The Gospel is the news of man's redemption through Jesus Christ.
The word comes from the Anglo-Saxon godspell, a translation of the Latin evangelium, and means "good news". The Bible contains four accounts, those of Matthew, Mark, Luke, and John. Hence the name "Gospel" also refers to any one of these books. Because the first three accounts generally agree in form and content, they are called the Synoptic (common view) Gospels. They stress that Christ was the Messiah, or Savior, to whom the Old Testament prophets look forward and that He ushered in a new testament, or covenant between God and man, that was to fulfill the covenant of the Old Testament. The Fourth Gospel lays special stress on the doctrine that Christ was divine.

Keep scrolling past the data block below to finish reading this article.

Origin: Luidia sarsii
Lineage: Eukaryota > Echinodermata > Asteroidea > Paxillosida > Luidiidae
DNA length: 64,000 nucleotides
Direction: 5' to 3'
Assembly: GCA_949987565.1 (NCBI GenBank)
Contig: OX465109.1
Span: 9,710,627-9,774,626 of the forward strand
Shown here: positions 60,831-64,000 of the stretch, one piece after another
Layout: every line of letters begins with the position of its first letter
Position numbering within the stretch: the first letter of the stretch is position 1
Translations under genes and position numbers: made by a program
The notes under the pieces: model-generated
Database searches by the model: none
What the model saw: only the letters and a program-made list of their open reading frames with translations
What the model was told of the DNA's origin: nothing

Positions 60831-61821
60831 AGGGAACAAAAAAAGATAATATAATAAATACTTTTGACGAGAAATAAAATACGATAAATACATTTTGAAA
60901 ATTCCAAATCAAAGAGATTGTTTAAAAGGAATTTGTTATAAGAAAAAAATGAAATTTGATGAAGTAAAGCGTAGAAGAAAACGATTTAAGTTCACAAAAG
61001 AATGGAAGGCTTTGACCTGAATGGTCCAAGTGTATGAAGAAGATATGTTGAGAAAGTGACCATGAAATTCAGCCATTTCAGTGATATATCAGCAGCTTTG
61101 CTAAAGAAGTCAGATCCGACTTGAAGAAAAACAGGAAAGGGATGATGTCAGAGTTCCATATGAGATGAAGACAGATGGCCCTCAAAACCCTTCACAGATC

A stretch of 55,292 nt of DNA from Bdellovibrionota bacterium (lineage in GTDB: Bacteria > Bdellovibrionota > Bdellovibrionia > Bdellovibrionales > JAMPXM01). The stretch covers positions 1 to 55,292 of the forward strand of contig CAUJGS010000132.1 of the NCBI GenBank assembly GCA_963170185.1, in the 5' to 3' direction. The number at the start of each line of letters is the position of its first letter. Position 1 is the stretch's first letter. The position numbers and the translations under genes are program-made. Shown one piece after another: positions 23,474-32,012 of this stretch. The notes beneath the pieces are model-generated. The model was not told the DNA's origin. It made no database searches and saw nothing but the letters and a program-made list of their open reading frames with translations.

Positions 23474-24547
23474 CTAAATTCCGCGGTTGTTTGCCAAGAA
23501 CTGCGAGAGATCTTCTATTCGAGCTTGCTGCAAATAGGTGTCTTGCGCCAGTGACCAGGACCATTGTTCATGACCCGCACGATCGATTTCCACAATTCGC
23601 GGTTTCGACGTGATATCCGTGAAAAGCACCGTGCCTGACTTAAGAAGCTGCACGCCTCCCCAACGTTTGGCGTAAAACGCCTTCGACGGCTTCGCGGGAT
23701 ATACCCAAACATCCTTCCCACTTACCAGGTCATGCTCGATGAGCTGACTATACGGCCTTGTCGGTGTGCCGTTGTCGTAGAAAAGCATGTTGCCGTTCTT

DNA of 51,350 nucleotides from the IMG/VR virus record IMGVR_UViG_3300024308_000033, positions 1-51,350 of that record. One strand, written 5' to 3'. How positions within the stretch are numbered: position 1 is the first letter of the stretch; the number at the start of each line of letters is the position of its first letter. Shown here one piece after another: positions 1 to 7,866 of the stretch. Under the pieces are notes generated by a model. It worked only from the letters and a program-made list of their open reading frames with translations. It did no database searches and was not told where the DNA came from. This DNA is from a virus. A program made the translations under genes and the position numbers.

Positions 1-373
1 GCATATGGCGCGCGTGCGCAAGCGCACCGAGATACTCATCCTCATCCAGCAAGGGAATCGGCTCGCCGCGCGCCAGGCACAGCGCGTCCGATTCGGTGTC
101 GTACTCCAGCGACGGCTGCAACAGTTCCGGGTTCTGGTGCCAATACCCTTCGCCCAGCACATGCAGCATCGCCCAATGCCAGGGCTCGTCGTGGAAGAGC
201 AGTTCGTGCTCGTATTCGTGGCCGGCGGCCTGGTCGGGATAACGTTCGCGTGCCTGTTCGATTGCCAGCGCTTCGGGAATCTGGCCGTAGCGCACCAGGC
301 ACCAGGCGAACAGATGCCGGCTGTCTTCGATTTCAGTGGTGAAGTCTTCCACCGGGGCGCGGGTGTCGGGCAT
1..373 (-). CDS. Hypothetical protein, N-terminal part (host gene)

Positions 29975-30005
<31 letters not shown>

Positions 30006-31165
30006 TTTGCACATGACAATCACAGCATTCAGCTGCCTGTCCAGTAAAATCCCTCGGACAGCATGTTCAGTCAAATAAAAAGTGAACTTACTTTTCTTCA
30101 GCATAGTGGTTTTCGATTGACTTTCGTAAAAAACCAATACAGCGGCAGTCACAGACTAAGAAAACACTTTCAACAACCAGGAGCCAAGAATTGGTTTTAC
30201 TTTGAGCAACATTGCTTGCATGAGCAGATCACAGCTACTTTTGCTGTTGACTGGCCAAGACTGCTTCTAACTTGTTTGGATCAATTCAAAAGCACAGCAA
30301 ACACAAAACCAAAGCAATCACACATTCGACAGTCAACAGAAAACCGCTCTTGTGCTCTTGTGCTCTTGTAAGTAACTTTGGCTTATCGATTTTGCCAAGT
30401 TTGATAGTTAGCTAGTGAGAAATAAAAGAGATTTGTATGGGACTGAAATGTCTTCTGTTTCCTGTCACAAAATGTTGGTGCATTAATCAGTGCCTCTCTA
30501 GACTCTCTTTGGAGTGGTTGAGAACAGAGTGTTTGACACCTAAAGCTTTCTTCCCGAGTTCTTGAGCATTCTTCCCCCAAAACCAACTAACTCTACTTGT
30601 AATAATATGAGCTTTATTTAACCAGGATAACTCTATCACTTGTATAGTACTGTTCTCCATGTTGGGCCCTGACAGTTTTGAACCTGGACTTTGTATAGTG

In the years immediately after Christ's death an account of His life and teachings was transmitted by word of mouth from one follower to another. The written record is believed to be based on the oral version and to have been compiled by the end of the 1st century A.D. The word "Gospel" also refers to that portion of the Gospels that is read during a church service.
More by this Author
The Epistle to Titus is the 17th book in the New Testament, ostensibly a letter from the Apostle Paul to his coworker Titus instructing him how to organize church life in Crete. Many modern scholars doubt that Paul...
The Epistles to Timothy are two books in the New Testament that purport to be letters addressed by the Apostle Paul to his younger colleague, Timothy. Because these letters and that addressed to Titus chiefly contain...
Modern scholars have classified Old Testament writings according to their literary genres (Gattungen is the German technical term) and have searched for their origin in preliterary oral traditions and in the daily life...
No comments yet.